It could become more difficult for fast food restaurants to set up shop near downtown Turlock as the Planning Commission will be revisiting permitting requirements for the eateries at their next meeting.
Concerns were raised at the April 14 Turlock City Council meeting when the members reviewed a comprehensive update to the City’s Zoning Ordinance. The current ordinance was repealed and replaced, however, a handful of amendments were pushed back to the Planning Commission for further examination.
One of these was precipitated by Council member Steven Nascimento's suggestion that fast food facilities near the downtown be given additional inspection after a McDonald’s restaurant was slated to be built at the corner of Marshall and South Center Streets, the site of the present Bonander Buick GMC car lot. Nascimento said that the project wasn’t well received by the community and the public should have more opportunity for public input for future projects similar in nature.
“I had some concerns about that project and its proximity to downtown and whether or not a drive-through was appropriate,” said Nascimento. “In other areas I think people expect to see a drive-through pop up so it’s probably less of an issue in other zones, but I think a project of this nature in the downtown needs more scrutiny.”
Presently, projects like the McDonald’s in the transitional commercial area of downtown Turlock require a Minor Discretionary Permit, meaning the project can be reviewed and approved at the staff level and only immediate neighbors are notified. Elevating the review process to a Conditional Use Permit would mean that the project would come before the Planning Commission for a vote which in turn allows for public comment and review. A public notice sign is also placed on the property for further outreach.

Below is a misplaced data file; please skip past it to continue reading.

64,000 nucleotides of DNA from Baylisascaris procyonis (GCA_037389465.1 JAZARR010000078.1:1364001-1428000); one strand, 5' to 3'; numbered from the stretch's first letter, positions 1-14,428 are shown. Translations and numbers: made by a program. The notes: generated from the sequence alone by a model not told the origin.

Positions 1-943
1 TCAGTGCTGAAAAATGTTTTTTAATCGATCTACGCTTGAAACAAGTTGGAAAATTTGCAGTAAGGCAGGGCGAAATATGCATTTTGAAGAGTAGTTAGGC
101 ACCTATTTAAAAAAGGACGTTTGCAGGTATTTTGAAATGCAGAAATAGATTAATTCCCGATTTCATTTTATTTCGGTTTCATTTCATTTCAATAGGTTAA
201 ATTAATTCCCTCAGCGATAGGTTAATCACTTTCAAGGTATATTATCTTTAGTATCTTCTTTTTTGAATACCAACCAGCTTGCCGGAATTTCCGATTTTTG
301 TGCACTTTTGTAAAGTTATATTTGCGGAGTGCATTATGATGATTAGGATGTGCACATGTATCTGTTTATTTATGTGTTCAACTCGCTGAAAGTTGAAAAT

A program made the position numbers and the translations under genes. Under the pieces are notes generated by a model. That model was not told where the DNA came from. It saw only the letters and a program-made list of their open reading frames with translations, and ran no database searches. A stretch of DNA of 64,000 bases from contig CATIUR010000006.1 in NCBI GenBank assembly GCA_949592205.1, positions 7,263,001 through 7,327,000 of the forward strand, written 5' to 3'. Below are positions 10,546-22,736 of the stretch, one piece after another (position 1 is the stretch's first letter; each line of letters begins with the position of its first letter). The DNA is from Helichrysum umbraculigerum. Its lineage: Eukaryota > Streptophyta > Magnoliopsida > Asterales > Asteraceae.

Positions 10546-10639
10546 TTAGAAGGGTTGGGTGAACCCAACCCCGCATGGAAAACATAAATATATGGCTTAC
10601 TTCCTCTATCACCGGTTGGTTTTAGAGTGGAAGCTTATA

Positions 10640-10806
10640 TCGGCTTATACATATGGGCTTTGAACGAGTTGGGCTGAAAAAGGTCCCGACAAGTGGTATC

The Jack in the Box, which includes a drive-through component, is not affected as the restaurant predates the City plan that bans fast food in the immediate downtown, which was established in 2003.
Drive-throughs of all types, including pharmacies, were also a topic of conversation at the April 14 meeting as the Council considered more specific rules for governing their operations.
“There was a lot of concern as far as how these drive-throughs would impact parking lot circulation and the circulation on the street,” said Deputy Director of Development Services Debbie Whitmore.
One of the new rules discussed was having drive-through lanes located at least 100 feet from a residential district.
There is a Taco Bell being built near Pitman High School that many citizens publically opposed due to its proximity to the residential neighborhoods nearby. However, Whitmore said this high-profile project was not the impetus behind the zoning amendment.
“The drive-through ordinance was something we had been working on for about four years. It just got packaged in with these other ordinance changes,” said Whitmore.
Other drive-through rules include designing the lanes to avoid the stacking up of vehicles, not permitting more than two menu boards per lane, as well as necessary aesthetic measures to minimize visibility to the public right-of-way. The changes were designed to mitigate the impact that the vehicles and the noise they emit, such as radios or idling engines, can have on nearby streets.
The Turlock Planning Commission will consider the drive-through and downtown fast food permitting changes at their May 7 meeting. The Commission will also consider grandfathering in businesses that utilize cargo containers and potentially requiring double striping for parking spaces in future developments.